Internet Source: DENVER ROCKY MOUNTAIN NEWS, Editorial; Ed. Final; Pg. 2B, November 5, 2000
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When the American Anthropological Association meets in San Francisco later this month, everybody's going to be talking about the Yanomami. This remote Amazon tribe, familiar to generations of anthropology students through the research of Napoleon Chagnon, is the subject of an explosive new book by Patrick Tierney.
In Darkness in El Dorado: How Scientists and Journalists Devastated the Amazon, Tierney charges that Chagnon and Dr. James Neel administered a measles vaccine to the Yanomami that caused an epidemic and many deaths and that Chagnon encouraged the endemic violence he reported.
But are the charges explosive, or are they squibs?
The book's not even out yet - it's due later this month - but academic disputes now happen in Internet time, and people are already choosing up sides.
In late September, the Chronicle of Higher Education reported that two researchers familiar with Tierney's book had sent an e-mail to association officers describing the "impending scandal" as "unparalleled in the history of anthropology." The two, Terence Turner and Leslie Sponsel, have long been critics of Chagnon's work.
The New Yorker published excerpts from the book in its Oct. 9 issue.
The defense weighed in with an Oct. 24 article in the online magazine Slate, by John Tooby of the University of California at Santa Barbara (slate. msn.com / heywait / 00-10-24 / heywait.asp, which also includes links to related documents). Chagnon retired recently from UCSB, so the two are former colleagues, but that in itself wouldn't assure Tooby's support.
After receiving a copy of Turner and Sponsel's e-mail, Tooby began checking the charges in Tierney's book. He interviewed the head of the U.S. measles eradication program at the federal Centers for Disease Control and Prevention, Dr. Mark Papania.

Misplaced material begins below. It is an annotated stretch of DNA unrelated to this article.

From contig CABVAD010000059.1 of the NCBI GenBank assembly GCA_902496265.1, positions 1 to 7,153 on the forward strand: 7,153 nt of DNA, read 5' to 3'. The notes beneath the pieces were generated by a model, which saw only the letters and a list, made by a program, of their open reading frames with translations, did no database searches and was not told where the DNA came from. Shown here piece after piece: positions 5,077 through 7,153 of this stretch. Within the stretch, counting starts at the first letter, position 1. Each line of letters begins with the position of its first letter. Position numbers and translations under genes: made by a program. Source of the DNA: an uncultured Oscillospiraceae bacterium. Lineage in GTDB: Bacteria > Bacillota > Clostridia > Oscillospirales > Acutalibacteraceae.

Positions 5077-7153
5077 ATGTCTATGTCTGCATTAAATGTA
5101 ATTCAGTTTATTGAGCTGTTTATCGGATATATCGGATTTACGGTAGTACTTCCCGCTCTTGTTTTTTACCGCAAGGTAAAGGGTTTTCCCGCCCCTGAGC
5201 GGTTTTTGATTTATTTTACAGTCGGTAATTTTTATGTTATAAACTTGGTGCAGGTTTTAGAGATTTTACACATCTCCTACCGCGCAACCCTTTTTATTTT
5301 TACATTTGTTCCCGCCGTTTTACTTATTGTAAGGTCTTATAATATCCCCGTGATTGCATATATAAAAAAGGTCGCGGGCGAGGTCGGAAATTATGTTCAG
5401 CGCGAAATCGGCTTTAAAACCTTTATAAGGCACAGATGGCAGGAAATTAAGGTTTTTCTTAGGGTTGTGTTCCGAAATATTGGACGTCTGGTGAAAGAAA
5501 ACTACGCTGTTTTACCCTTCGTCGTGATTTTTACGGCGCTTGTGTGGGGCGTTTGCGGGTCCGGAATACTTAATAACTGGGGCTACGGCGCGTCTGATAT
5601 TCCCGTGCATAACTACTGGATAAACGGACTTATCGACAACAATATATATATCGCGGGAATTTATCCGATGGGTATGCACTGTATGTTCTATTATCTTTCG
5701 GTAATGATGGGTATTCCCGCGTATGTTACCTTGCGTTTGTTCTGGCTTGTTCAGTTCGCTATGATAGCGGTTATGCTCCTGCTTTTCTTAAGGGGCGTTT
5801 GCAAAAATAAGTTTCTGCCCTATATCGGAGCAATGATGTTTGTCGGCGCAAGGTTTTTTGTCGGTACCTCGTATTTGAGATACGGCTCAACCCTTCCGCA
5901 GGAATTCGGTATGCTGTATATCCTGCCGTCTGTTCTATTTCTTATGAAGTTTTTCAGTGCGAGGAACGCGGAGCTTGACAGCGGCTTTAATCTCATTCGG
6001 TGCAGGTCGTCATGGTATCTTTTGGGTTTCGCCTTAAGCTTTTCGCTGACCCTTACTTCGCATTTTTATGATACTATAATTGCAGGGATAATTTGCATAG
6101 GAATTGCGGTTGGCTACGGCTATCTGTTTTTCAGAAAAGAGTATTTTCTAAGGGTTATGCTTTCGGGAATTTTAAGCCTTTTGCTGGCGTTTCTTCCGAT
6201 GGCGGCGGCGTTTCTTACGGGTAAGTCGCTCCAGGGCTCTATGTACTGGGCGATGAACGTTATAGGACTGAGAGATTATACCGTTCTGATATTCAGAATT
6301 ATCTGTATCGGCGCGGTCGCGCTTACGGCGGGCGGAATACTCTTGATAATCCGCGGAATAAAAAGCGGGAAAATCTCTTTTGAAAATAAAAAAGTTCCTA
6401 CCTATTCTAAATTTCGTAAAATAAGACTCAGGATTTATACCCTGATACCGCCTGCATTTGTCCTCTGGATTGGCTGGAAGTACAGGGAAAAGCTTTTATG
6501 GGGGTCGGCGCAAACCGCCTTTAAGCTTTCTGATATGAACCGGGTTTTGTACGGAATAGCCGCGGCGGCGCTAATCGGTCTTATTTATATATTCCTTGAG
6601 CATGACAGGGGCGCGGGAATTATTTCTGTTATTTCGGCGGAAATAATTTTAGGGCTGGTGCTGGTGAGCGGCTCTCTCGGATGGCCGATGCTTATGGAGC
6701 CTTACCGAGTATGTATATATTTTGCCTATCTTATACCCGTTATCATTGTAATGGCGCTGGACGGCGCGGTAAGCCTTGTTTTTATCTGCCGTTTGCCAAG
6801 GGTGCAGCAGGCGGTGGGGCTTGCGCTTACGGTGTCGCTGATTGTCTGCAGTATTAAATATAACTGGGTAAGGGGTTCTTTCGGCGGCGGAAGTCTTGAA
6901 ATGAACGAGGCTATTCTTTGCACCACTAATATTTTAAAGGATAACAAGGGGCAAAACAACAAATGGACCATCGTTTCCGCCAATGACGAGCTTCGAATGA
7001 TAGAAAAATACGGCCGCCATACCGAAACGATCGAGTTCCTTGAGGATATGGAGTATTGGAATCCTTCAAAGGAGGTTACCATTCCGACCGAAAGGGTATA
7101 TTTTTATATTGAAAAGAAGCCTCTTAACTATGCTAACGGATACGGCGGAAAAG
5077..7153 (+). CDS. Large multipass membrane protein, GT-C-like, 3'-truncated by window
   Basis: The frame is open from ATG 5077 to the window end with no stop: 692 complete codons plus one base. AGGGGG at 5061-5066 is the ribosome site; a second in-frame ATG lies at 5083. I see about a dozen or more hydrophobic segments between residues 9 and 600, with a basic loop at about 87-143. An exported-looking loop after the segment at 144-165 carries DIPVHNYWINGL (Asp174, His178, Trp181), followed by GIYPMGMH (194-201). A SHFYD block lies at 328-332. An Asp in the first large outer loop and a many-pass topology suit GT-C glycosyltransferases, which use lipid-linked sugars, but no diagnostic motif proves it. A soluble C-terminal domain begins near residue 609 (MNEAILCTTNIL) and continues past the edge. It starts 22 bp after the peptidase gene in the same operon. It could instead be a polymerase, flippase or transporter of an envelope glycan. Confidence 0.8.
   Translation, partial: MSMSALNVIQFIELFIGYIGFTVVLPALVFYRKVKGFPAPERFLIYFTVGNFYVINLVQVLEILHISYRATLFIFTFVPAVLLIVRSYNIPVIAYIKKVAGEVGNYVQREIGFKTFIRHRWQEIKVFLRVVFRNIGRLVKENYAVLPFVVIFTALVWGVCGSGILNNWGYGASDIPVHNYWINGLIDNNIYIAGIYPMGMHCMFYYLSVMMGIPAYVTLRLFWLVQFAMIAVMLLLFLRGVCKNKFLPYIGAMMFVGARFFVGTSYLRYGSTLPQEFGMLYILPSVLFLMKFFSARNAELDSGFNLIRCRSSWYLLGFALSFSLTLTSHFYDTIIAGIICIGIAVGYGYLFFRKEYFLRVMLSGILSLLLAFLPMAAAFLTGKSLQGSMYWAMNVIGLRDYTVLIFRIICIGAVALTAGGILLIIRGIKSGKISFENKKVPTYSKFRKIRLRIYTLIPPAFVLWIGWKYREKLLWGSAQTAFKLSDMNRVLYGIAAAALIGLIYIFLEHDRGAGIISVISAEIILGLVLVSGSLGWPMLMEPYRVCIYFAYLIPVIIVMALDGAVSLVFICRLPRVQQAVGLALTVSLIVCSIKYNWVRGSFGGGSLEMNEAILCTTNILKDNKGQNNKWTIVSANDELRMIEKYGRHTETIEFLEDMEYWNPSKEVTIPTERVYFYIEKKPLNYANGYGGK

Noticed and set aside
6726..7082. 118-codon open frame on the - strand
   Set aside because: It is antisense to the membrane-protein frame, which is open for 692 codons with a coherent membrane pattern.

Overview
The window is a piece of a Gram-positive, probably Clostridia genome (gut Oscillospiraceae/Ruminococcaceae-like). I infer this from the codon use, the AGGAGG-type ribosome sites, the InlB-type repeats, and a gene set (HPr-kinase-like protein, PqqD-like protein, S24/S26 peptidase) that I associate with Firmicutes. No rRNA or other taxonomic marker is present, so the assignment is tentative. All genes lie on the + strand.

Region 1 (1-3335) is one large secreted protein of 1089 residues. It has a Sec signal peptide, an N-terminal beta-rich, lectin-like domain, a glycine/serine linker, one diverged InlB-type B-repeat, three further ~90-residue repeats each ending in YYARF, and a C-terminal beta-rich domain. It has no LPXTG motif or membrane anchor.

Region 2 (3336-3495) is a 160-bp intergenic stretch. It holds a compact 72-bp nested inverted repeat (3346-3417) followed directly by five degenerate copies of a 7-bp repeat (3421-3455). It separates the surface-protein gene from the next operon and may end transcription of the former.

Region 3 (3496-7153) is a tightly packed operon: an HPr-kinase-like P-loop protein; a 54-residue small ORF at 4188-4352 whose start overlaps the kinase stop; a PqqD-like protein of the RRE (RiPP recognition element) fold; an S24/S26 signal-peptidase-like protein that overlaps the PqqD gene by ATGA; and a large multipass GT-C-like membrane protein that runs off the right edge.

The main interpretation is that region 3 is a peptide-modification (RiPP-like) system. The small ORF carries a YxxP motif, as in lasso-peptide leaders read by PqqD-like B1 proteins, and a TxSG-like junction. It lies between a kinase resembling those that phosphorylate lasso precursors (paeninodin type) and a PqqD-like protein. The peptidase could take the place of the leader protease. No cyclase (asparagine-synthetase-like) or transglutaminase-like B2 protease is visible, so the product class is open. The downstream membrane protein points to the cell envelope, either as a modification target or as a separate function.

Papania, Tooby said, "rapidly discredited every essential element of the Tierney disease scenarios." The kind of attenuated live-virus vaccine Neel used has never been transmitted from a vaccine recipient to another person. So it can't have caused an epidemic, nor could anyone have planned to start an epidemic that way.
Neel, who died last year, was on the faculty of the University of Michigan, which has launched an investigation into Tierney's charges. The measles epidemic was already raging before Neel arrived, Provost Nancy Cantor said, so he could not have caused it. His field records document his efforts to halt the spread of the epidemic, Cantor says, and as evidence she cites the fact that the death rate during the Yanomami epidemic was much lower than would be expected in a previously unexposed population.
Why are Chagnon's critics so eager to discredit his work? One reason is that he recorded extremely high levels of violence among the Yanomami - up to 30 percent of adult males died of violence in some of the villages he studied. He called his book about them The Fierce People, not his judgment but their own proud description of themselves.
Even worse for those who long to believe in a vanished pre-Columbian paradise, his detailed genealogies demonstrated that the most aggressive warriors were the most successful at gaining wives and fathering children.
I heard Chagnon lecture at a Skeptics Society conference at Caltech in 1996. What came through most powerfully in his presentation was his enormous respect and affection for the people whose lives he had so meticulously documented in decades of work.
He was also passionate about the need to preserve their land, on the border of Brazil and Venezuela. The subtitle of his book is The Last Days of Eden.
Officials at the anthropology association are trying to arrange a panel discussion between Chagnon and Tierney. Chagnon told colleagues he wasn't interested in participating in a "feeding fenzy in which I am the bait."
Whether he's present or not, people will be talking about him.
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